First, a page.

The special featured Hollywood stars, musicians, and comedians who called on people to stay at home, practice social distancing, and pressure governments to introduce widespread testing.
While the event is not a public fundraiser, it's aimed at encouraging philanthropists and companies to contribute to WHO's COVID-19 Solidarity Response Fund.
20:36 Prime Minister Benjamin Netanyahu said Israel can begin to relax coronavirus restrictions starting on Sunday. He said that a "responsible and gradual" easing of the lockdown could happen because of the country's comparatively strong performance in combatting the coronavirus.
"We have one of the lowest death rates," Netanyahu said. "This allows us to take steps towards easing the burden."
Instead of the previous 15%, the maximum number of employees permitted to be at selected workplaces — mainly businesses in the IT and electronic industries — will be increased to 30%. Up to two people can now play sports outdoors, but only within 500 meters (1,640 feet) of home. Up to 10 people can pray together outside, keeping a distance of at least 2 meters. Protective face masks remain obligatory.
Netanyahu said he will decide after two weeks whether to roll back further measures.
"If there is a new coronavirus eruption, we will have to cut back again," he warned. Israel has registered 13,265 cases of the coronavirus, 164 deaths and 3,456 recoveries, according to the Ministry of Health.
20:02 Hundreds of people in cities across the US have protested against coronavirus-related restrictions, demanding that the stay-at-home orders be called off before the scheduled May 4 end date.
An estimated 400 people gathered in the New Hampshire city of Concord — with many protesters on foot while others remained in their cars. Demonstrators were seen carrying signs with slogans like "The numbers lie" and "Reopen New Hampshire." Meanwhile, in Annapolis, the capital of the eastern state of Maryland, 200 protesters held a rally while in the Texas capital of Austin, more than 250 people took to the streets.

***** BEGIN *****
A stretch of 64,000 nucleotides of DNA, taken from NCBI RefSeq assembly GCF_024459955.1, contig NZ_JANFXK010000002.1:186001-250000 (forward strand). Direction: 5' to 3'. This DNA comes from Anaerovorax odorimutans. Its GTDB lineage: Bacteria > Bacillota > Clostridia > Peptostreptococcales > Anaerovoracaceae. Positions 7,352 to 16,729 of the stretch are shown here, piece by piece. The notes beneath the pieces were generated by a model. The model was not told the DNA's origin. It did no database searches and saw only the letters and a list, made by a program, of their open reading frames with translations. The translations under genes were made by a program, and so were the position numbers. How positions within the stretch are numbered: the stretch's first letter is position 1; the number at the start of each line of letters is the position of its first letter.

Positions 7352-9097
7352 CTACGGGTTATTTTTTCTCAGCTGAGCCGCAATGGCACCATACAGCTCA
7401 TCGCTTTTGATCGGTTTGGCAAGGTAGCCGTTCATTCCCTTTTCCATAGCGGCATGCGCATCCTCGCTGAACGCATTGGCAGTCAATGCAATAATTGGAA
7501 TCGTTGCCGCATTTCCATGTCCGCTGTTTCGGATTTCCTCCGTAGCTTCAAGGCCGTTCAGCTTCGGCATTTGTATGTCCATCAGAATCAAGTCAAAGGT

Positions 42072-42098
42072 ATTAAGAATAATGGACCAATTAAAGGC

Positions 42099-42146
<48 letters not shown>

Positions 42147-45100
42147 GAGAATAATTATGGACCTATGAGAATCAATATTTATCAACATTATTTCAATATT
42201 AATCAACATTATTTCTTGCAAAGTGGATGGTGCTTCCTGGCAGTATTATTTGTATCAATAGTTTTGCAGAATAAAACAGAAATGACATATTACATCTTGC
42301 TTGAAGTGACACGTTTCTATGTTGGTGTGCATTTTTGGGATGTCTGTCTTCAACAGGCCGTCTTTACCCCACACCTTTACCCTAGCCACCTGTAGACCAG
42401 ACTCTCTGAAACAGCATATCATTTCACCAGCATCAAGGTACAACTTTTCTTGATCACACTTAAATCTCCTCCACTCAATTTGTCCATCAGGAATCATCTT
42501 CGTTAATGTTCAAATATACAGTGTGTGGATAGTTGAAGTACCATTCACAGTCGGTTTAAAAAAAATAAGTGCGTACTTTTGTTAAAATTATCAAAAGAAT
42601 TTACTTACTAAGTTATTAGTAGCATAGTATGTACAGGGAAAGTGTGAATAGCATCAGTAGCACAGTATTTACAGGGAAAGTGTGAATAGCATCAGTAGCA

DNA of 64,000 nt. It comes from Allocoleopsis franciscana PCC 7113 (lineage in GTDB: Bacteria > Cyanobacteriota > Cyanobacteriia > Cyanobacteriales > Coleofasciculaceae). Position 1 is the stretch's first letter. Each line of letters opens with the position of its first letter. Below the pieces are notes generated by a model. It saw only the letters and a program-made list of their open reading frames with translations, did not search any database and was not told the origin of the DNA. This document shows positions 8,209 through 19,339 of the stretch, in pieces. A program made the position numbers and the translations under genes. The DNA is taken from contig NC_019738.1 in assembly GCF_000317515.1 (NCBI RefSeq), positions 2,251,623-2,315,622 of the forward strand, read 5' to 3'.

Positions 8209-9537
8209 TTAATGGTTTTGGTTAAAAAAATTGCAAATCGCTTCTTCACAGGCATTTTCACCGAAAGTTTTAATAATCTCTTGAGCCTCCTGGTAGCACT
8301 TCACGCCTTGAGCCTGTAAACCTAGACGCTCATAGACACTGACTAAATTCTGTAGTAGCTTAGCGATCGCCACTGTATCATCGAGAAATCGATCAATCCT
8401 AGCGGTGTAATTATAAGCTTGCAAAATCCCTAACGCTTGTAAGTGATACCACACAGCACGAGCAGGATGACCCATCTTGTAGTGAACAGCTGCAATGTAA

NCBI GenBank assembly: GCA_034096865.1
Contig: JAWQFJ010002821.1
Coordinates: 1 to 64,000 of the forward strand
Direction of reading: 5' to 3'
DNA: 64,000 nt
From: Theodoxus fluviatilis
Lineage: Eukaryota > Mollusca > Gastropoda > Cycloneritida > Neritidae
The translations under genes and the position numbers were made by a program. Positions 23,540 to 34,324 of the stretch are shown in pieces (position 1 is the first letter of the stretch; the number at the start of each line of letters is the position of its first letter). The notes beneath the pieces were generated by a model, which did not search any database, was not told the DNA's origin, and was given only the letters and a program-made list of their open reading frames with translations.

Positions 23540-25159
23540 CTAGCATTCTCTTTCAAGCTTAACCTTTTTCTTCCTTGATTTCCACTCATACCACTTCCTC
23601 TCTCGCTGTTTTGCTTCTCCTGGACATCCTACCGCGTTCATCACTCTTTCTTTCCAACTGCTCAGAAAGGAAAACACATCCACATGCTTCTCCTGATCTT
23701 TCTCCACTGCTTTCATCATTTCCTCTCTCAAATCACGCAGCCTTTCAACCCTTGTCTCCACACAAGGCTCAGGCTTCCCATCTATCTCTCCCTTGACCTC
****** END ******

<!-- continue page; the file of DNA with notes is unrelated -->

The demonstrations took place following tweets posted by US President Donald Trump, who said he wants to see a quick return to normality.
19:49 Indigenous people in Peru's Amazon jungle, who have not received government assistance in the face of the coronavirus pandemic, are protecting themselves with face masks made from banana leaves.
"We use what we have to protect ourselves from this disease that is all over the world. We are using banana leaves to protect ourselves from the virus," Julio Cusurichi, leader of the federation of indigenous communities in the Madre de Dios region of Peru's central jungle, told French news agency AFP. "So far, we have no help from the government … Food is already scarce, there is no money for oil, nor for sugar and much less for masks," he added.
The banana leaves are first washed and then placed over a fire to soften the leaves. The initiative emerged from the El Pilar indigenous community in Madre de Dios (1,000 kilometers/621 miles east of Lima). Locals from the community, which has some 200 inhabitants, took advantage of the abundance of bananas in the region as the Peruvian government failed to deliver medical assistance to the area during the outbreak. "We have the same rights as the people in the city," said Felix Kuaquibegue, leader of the El Pilar community.
Peruvian President Martin Vizcarra acknowledged earlier this week that his government has not adequately attended to remote Amazonian and Andean communities in the face of the health emergency.
There are currently 13,489 reported cases of COVID-19 in Peru with 300 deaths. In March, the US-based NGO Amazon Watch warned that Indigenous Amazonians are among "the most vulnerable on the planet" in the coronavirus pandemic.
19:23 Spain's PM Pedro Sanchez has said he would ask parliament for a third 15-day extension of the lockdown imposed to curb the spread of the coronavirus in the country, taking the restrictions up to May 9. Sanchez said he wanted to relax restrictions on children, who would be allowed out of their homes after April 27, though that allowance would be "limited and subject to conditions to avoid contagion". He did not go into further details.
Spain has begun to ease a strict lockdown imposed on March 14 and this week opened up some sectors of the economy, including manufacturing. But most people are still confined to their houses except for essential outings including shopping for food.
18:37 Some 20 staff members in Afghan President Ashraf Ghani's palace have tested positive for the coronavirus, two officials told French news agency AFP. "Twenty-odd people are infected with COVID-19 in the presidential palace. However, it is kept under wraps to ensure no panic is caused," one government official told AFP news agency, adding that so far, there is no indication that the president himself has contracted the virus.
A second official said an additional 12 people from Ghani's administrative office had also been infected with the coronavirus. Sediq Sediqqi, the president's spokesman, declined to comment on the matter. Ghani resides in a palace compound in central Kabul.